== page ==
Climate Leadership

For us, fighting climate change is not about doing less; it is about doing more. It is about capturing more gas; producing more renewable energy; reducing, reusing, and recycling more; and sequestering more.
Rising to the global climate challenge requires that we simultaneously reduce our operational emissions and grow our emission-reducing services. We must also prepare and adapt our business for the effects of climate change that are already inevitable.

Emission Reductions

goal Emission Reductions

Further reduce our carbon footprint, measured in metric tons of carbon dioxide equivalents (CO2e) from scopes 1 and 2 with a 2010 baseline
33%below 2010
40%below 2010

Casella began measuring its carbon footprint in 2006 as a founding partner of the EPA Climate Leaders program. As the only waste and recycling company among the program’s founding members, Casella worked with EPA staff to test and evaluate new models for quantifying emissions from our industry. We established our 2005 baseline and announced a public reduction target.

In 2012, we received the EPA’s Excellence in Greenhouse Gas (GHG) Management award, celebrating the company’s achievement of a 45% reduction in total GHG emissions from 2005 to 2010. We achieved those reductions through investments in landfill gas collection, landfill gas to energy facilities, energy efficiency, and alternative fuel vehicles.

Having achieved our first goal, the company has developed a new target to reduce our GHG emissions to 40% below 2010 levels by 2030. We will achieve this goal through further investments in landfill gas collection and beneficial use and through fleet and facility efficiency measures.

Coventry Oblique

For a more detailed review of our emissions and a discussion of our corporate approach to climate-related risks and opportunities, readers can view our Sustainable Accounting Standards Board (SASB) disclosure and CDP Climate reporting. These reports are available on the ESG (environmental, social, and governance) section of our website.

Net Climate Benefit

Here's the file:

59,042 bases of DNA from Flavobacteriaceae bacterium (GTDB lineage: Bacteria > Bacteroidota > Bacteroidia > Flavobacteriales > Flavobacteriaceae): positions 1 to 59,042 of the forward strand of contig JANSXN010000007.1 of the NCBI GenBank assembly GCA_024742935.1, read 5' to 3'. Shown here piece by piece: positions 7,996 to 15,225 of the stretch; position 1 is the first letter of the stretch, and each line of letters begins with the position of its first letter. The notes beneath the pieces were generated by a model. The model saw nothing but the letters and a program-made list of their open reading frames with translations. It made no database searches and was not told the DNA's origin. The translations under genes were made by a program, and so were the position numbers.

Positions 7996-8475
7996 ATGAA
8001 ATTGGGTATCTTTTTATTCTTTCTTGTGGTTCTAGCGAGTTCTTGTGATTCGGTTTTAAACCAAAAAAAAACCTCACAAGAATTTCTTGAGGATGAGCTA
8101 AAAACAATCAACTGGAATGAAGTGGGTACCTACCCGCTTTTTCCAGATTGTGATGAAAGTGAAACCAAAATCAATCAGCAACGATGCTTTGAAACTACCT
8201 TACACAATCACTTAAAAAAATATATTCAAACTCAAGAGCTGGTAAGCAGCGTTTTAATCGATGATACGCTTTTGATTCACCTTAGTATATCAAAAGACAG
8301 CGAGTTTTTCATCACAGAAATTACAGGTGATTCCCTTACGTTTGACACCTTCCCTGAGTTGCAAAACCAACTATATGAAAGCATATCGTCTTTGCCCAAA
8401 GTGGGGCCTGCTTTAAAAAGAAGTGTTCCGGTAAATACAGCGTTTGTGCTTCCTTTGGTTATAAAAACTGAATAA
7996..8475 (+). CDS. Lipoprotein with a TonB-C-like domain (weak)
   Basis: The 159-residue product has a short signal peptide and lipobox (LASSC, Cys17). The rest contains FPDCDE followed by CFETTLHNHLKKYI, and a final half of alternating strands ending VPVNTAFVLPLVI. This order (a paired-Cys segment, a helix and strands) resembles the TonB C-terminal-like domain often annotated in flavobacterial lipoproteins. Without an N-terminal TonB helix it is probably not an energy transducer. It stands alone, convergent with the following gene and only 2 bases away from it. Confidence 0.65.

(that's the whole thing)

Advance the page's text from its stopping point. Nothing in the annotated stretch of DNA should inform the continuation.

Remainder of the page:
goal Net Climate Benefit

Grow our Net Climate Benefit Factor, which is the sum of the GHG emission benefits of our recycling, renewable energy, and carbon sequestration activities, divided by our Scope 1 and 2 emissions

We calculate our Net Climate Benefit Factor by adding the emission benefits of our recycling, renewable energy, and sequestration activities and then dividing this number by our total Scope 1 and 2 emissions. These calculations are all completed using EPA factors and tools.

For a business like ours, rising to the climate challenge means we cannot simply emit less; we must also do more to develop and grow the waste and recycling services that will be required in a low-carbon circular economy future. We will work to increase our Net Climate Benefit Factor to 5x by 2030.

The work we do benefits the climate. For every ton of carbon we generate managing our customers’ and communities’ waste and recyclables, 2.9 tons of carbon are eliminated elsewhere in the economy through recycling, energy production, and carbon sequestration.

Waste reduction, reuse, and recycling activities reduce emissions throughout global supply chains. Renewable energy production displaces more carbon-intensive forms of energy in the power grid. Carbon is sequestered by waste that is landfilled rather than incinerated.

Calculating our Net Climate Benefit Factor

Million Metric Tons of CO2e

2019 Emissions

Renewable Energy Production
Carbon Sequestration
Reuse and Recycling of Materials

2019 Emissions

2019 Emission

Renewable Energy Production
Carbon Sequestration
Reuse and Recycling of Materials
2019 Target 2030
Emission Prevention 2.101÷0.176
Net Climate Benefit Factor 2.9x 5x
Planning Gene
Gene Barker

Planning & Resilience

In the face of increasingly frequent and severe storms, we are making our business more resilient so we pass that resilience along to our customers and communities.

To ensure that we can continue to meet the service needs of our customers and communities during major storms, we maintain priority response plans and natural disaster guidance in our facility operating manuals. This includes planning for rapid deployment of workers and equipment to affected areas as well as operational, communication, and safety best practices.

Our field operations at transfer station and disposal facilities are directly impacted by climate factors such as the size and frequency of rain events and the timing and frequency of freeze-thaw cycles. Shifts in these factors require us to revise aspects of our facility design and operating practices.